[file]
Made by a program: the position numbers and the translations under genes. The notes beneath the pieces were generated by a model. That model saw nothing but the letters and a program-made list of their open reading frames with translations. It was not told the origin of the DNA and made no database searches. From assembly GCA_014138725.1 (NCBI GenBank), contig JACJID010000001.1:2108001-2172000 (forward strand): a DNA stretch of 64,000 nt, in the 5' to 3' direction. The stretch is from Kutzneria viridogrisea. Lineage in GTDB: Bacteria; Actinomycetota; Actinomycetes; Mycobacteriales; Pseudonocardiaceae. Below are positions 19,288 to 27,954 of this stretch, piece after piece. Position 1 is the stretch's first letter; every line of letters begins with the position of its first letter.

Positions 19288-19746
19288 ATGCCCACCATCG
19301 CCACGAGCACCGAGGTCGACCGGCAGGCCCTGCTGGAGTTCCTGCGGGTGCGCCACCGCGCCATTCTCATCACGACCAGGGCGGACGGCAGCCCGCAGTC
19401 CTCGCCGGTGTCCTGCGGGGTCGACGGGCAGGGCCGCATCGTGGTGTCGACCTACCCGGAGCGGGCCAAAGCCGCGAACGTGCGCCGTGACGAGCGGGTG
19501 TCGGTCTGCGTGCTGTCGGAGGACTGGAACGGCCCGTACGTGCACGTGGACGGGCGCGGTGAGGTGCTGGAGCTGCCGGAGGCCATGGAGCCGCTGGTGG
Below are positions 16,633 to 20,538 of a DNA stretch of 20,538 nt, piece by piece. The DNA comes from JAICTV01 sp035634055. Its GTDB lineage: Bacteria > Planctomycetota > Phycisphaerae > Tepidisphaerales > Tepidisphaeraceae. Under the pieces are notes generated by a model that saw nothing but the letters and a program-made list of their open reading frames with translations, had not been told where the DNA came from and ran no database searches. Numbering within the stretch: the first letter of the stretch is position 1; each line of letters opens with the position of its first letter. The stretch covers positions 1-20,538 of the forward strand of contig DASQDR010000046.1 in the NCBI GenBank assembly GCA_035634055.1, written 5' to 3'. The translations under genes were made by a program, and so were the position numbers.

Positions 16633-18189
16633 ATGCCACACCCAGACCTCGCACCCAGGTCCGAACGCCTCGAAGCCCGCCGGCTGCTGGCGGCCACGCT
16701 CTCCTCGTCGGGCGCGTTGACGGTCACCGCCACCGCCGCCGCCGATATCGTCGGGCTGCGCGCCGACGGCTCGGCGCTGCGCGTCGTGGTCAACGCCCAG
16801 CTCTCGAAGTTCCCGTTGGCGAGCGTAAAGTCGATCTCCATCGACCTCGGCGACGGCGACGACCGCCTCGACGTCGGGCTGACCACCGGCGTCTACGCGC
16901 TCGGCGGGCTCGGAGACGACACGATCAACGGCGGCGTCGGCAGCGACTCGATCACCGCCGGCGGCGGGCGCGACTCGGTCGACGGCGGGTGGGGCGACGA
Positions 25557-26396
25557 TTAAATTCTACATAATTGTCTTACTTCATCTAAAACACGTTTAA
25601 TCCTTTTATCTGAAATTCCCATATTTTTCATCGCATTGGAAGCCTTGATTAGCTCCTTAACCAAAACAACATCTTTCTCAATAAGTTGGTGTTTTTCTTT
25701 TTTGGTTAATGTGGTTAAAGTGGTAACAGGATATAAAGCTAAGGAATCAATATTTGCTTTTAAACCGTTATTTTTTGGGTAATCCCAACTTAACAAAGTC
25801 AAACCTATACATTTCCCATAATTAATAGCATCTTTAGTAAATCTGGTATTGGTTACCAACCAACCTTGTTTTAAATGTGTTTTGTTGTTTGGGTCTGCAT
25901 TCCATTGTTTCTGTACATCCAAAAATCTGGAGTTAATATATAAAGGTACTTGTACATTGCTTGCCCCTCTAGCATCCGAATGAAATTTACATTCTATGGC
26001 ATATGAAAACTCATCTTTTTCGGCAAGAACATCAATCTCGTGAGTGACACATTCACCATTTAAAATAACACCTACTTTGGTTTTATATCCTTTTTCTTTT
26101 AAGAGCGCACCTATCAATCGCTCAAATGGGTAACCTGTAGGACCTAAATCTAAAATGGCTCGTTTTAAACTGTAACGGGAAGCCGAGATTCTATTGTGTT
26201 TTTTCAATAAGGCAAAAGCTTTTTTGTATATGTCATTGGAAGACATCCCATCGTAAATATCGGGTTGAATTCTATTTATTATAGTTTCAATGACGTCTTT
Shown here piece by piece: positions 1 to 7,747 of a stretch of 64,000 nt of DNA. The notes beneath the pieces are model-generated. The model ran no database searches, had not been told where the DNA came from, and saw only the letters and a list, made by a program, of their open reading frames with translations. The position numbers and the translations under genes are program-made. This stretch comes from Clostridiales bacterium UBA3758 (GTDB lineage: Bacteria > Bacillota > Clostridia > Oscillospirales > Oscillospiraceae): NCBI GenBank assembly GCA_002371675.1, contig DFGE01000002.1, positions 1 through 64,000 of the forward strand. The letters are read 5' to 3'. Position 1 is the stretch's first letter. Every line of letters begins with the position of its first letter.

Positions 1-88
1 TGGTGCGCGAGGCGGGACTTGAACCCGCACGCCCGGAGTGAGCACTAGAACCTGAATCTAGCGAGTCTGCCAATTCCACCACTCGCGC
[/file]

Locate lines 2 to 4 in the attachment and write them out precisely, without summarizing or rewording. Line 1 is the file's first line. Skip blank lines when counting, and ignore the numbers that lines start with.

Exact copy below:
Positions 19288-19746
19288 ATGCCCACCATCG
19301 CCACGAGCACCGAGGTCGACCGGCAGGCCCTGCTGGAGTTCCTGCGGGTGCGCCACCGCGCCATTCTCATCACGACCAGGGCGGACGGCAGCCCGCAGTC